These books are the first full-length, comprehensive study written in English of French childrenâ€™s literature. They provide both an overview of developments from the seventeenth century to the present day and detailed discussion of texts that are representative, innovative, or influential best-sellers in their own time and beyond. French childrenâ€™s literature is little known in the English-speaking world and, apart from a small number of writers and texts, has been relatively neglected in scholarly studies, despite the prominence of the study of childrenâ€™s literature as a discipline. This project is groundbreaking in its coverage of a wide range of genres, tracing the evolution of childrenâ€™s books in France from early courtesy books, fables and fairy tales, to eighteenth-century moral tales and educational drama, nineteenth-century novels of domestic realism and adventure stories and contemporary detective fiction and fantasy novels.
The discussion traces the relationship between childrenâ€™s literature and social change, revealing the extent to which childrenâ€™s books were informed by pedagogical, moral, religious and political agenda and explores the implications of the dual imperatives of instruction and amusement which have underpinned writing for young readers throughout the centuries.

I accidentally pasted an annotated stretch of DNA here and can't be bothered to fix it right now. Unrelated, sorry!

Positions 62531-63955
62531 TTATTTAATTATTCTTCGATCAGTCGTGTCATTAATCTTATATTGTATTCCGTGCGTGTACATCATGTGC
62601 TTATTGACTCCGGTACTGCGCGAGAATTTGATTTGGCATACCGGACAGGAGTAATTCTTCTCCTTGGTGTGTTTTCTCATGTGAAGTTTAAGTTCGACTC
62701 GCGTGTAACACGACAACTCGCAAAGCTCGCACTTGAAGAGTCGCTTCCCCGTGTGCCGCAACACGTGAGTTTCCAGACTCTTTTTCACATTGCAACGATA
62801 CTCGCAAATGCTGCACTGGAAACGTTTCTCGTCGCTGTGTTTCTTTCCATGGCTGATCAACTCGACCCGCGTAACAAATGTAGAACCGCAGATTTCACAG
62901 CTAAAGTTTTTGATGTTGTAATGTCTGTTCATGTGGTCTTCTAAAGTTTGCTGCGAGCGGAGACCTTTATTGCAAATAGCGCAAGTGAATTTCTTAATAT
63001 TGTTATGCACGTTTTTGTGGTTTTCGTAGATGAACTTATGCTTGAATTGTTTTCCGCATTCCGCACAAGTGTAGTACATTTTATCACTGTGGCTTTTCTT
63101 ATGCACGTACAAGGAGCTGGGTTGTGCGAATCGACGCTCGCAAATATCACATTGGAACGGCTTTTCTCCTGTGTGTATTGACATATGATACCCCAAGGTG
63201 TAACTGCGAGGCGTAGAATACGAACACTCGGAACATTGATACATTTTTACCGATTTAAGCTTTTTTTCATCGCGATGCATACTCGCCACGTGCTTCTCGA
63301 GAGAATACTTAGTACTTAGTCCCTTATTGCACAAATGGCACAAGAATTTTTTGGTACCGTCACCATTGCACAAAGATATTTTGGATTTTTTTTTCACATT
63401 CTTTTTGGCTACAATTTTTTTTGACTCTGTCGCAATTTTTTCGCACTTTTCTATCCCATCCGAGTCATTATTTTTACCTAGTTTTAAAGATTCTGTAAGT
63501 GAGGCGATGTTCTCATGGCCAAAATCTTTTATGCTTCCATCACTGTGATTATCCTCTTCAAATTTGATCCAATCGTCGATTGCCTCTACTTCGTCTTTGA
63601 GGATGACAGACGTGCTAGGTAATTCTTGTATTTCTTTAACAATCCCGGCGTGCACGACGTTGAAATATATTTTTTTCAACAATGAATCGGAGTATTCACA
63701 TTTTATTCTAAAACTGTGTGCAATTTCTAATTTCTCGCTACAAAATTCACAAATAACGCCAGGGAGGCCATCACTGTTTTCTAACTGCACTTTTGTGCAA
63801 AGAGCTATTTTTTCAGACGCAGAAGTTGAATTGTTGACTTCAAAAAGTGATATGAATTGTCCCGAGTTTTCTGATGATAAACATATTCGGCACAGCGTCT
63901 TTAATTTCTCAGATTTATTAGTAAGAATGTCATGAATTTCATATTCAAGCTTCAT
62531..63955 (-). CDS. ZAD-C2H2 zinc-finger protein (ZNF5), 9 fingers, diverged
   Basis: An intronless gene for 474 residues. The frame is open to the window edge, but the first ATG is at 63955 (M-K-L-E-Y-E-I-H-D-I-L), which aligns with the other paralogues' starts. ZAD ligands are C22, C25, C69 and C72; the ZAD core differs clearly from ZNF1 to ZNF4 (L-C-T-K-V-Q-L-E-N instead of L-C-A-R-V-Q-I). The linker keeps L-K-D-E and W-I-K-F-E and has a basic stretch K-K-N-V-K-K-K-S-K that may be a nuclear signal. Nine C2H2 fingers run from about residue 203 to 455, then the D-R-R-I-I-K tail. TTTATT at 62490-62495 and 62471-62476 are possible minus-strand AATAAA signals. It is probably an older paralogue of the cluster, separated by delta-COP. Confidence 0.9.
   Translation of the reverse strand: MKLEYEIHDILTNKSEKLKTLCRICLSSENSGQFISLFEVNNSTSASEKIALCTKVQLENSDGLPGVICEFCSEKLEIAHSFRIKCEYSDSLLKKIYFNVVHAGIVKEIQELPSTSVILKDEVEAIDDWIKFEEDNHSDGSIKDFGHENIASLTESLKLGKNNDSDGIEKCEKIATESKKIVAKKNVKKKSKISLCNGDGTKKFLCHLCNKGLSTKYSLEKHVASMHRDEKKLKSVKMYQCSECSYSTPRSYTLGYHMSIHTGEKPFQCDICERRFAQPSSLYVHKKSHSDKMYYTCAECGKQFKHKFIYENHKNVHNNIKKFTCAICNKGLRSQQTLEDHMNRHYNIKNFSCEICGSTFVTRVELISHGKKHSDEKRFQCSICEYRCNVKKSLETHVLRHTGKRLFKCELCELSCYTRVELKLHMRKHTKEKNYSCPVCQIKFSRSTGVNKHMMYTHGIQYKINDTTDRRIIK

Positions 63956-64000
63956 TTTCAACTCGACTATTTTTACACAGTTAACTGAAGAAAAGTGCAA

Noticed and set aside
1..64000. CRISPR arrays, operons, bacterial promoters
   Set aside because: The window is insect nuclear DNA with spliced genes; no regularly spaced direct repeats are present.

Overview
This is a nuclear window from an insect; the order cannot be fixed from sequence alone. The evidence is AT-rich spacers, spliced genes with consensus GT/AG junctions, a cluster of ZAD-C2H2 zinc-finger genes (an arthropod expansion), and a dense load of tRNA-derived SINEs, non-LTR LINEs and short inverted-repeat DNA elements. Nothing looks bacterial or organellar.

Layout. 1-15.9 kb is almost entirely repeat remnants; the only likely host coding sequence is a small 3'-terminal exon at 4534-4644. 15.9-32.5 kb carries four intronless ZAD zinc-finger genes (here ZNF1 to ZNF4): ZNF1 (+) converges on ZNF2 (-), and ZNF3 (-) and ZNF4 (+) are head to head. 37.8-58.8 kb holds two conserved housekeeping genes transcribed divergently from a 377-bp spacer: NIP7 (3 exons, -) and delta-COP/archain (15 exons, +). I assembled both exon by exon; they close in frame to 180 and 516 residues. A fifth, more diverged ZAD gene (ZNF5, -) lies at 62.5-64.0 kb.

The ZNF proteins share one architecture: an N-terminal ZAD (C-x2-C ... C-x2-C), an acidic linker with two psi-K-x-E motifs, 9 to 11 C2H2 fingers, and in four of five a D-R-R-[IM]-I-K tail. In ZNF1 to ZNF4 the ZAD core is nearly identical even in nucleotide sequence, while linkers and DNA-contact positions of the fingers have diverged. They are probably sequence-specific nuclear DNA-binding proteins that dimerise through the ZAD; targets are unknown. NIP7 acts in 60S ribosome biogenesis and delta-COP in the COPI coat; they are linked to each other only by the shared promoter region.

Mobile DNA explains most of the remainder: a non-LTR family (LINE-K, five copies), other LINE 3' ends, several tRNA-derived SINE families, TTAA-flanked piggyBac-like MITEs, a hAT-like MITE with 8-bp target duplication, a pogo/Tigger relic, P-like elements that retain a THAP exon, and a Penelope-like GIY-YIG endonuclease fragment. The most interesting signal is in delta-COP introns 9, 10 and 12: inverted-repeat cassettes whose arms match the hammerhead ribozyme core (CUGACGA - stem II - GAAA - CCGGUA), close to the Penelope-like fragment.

Table of Contents
Contents. Acknowledgments. Series Editorâ€™s Forward. Introduction. 1: Children as Readers in the Seventeenth Century 2: Fables and Fairy Tales 3: Instruction and Amusement: A New Literature for Children 4: Changing Narratives: The Moral and Didactic Novel 5: L'Ami des Enfans and Performative Morality 6: Children of the Revolution (and Afterwards) 7: The End of the Beginning. Conclusion. Notes. Bibliography
Penny Brown is Senior Lecturer in Comparative Literary Studies at the University of Manchester, U.K., and also author of The Poison at the Source and The Captured World.
"Writing specifically for children is a comparatively modern preoccupation, and scholarship about writing for children is an even more recent phenomenon. This is why this book on French children's literature is so important...Brown treats the French counterparts of Blyton, Dahl, Tolkien, and Rowling with intelligence and flair, pointing out radical intertextualities and new acculturations. Packed with detail and bibliographic material, this is a rich resource indeed. Highly recommended." -- K.M. Sibbald, Choice, May 2008